For any inbound marketer or blogger the CTA (Call To Action) is the critical point at which all the hard work and effort either becomes redundant and wasted, or helps to move your visitors through your inbound marketing funnel all the way to the sales point.
But all too often the CTA can be a mere afterthought, something added on to the end of the blog. The problem though is that by adding an afterthought to a blog, you can end up missing the point, and failing to move people through your sales funnel appropriately.
So it is good practice to occasionally assess your CTAs, and ask yourself a few hard questions. Such as:
– Do I add CTAs at all to the end of my blog posts and articles?
– Do I add CTAs as a mere afterthought, or have I planned them before even writing the blog?
– Do I add CTAs which are designed to target people at the right stage of the inbound marketing funnel?
– Do I simply use the same formula for almost every CTA?
And of course, the six million dollar question:
– Do my CTAs actually work?
Analysing The Effectiveness Of Your CTAs
To begin with I’ll assume that you do always include a call to action at the end of a blog post or article. Providing a blog post or article without any CTA means that whilst your quality, original content will be likely to draw people in, once they’ve finished their initial window shopping they’ll just move on, rather than moving in.
But what’s important is not just including a CTA, but including one which is highly targeted. But what does this mean?
The inbound marketing funnel is something which all online marketers need to be extremely focussed on, and this includes each individual CTA at the bottom of each blog post. (Assuming of course that a CTA always has to be at the bottom, or end of a blog post. It doesn’t.) But the process of developing a CTA should be looked at as closely, or closer, than the blog post itself.
When you write a blog post you will usually start with your target market, identifying a need, or an interest, and creating content which address that need or grabs the interest of relevant people. But creating high quality content which is designed to target specific sectors of the market is not just about increasing traffic, or satisfying the demands of the search engines.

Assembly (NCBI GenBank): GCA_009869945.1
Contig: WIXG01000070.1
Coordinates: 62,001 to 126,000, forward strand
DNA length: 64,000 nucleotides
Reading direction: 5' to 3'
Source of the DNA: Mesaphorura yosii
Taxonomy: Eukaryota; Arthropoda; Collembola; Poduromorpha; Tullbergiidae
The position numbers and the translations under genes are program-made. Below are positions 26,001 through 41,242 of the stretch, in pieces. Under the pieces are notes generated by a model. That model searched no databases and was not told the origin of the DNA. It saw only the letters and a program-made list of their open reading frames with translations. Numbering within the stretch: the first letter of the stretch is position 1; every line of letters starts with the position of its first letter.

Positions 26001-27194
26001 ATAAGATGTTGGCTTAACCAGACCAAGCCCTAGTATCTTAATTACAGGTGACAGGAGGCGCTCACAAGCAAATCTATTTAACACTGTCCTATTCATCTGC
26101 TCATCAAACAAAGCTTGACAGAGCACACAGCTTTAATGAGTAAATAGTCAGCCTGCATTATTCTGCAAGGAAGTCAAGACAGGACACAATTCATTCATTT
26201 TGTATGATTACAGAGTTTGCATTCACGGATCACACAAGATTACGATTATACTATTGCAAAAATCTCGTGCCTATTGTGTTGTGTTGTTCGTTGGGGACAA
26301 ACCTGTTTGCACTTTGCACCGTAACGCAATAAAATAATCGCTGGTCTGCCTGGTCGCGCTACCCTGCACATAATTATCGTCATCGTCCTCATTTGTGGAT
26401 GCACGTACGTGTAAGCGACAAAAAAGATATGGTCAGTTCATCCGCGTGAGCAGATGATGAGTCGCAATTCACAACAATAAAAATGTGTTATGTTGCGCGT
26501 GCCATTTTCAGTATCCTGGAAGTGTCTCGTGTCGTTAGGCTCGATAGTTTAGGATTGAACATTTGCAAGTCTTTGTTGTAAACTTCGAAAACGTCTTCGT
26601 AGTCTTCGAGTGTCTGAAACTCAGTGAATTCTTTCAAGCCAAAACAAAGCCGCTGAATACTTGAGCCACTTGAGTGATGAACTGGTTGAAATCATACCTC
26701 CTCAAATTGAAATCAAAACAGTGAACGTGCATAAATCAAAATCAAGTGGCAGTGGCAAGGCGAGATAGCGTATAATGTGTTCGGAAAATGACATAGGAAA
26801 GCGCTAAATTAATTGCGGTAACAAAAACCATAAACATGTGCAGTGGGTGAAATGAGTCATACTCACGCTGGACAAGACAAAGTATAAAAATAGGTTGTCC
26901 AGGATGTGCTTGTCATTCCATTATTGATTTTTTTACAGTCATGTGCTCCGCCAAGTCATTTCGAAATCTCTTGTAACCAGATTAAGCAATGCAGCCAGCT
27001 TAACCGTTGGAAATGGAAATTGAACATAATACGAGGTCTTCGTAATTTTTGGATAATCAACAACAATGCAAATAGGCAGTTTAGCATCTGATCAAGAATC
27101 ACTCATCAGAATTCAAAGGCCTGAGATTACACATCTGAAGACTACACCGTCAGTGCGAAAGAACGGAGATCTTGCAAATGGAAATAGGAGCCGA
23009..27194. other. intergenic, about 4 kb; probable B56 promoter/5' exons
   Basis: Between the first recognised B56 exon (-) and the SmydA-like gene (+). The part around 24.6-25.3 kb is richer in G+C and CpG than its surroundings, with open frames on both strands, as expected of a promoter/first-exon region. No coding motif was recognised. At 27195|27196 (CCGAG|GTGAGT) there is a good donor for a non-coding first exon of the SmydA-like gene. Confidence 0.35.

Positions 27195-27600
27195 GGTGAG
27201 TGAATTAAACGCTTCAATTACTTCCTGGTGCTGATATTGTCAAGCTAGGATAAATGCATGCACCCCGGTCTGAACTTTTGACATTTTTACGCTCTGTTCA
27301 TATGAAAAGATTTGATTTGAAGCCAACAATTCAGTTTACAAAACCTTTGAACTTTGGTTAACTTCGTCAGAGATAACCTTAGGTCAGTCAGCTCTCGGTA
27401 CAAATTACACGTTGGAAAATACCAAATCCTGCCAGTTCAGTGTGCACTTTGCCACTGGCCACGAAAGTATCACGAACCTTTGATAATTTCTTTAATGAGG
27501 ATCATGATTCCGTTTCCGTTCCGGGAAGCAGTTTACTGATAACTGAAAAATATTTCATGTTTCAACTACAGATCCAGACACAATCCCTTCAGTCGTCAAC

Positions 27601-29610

Each blog post, web page and article needs to be created not just to address a need or interest a section of the market has, but also has to appeal to those people at a specific stage in the inbound marketing funnel. More than this, it has to then help them move on to the next stage.
But there’s a risk that this approach implies that each CTA has to endeavour to move readers on to the next stage. That’s not it at all. A CTA should continue with the same approach as the blog post itself, continuing to address the needs of the audience. If this is done correctly, then there is no need to push people into the next stage, because they’ll go there willingly. Leading a horse, and all that.
Integrating CTAs Into An Inbound Marketing Funnel Model
Let’s take a very simple three stage marketing funnel model and identify how the CTA could be more effectively designed to help address the identified needs of a target audience.
We’ll imagine that the business sells computer software. It doesn’t matter too much whether this is for businesses or home users, the model is pretty basic enough to apply to either. Inbound marketing funnels can be quite complex, with several stages, but we’ll just simply this down to a basic four stage funnel:
Stage 1 – Identifying a need
Stage 2 – Identifying a solution
Stage 3 – Comparing features
Stage 4 – Comparing prices
When creating a blog post or article it’s obviously important to know exactly which of these stages it’s being designed for. Clearly each stage presents very different needs, and with different sectors of the intended market. It is unlikely that a blog post which focuses on the affordability of software will appeal in any way to people who are at stage one or two, who have barely identified a need.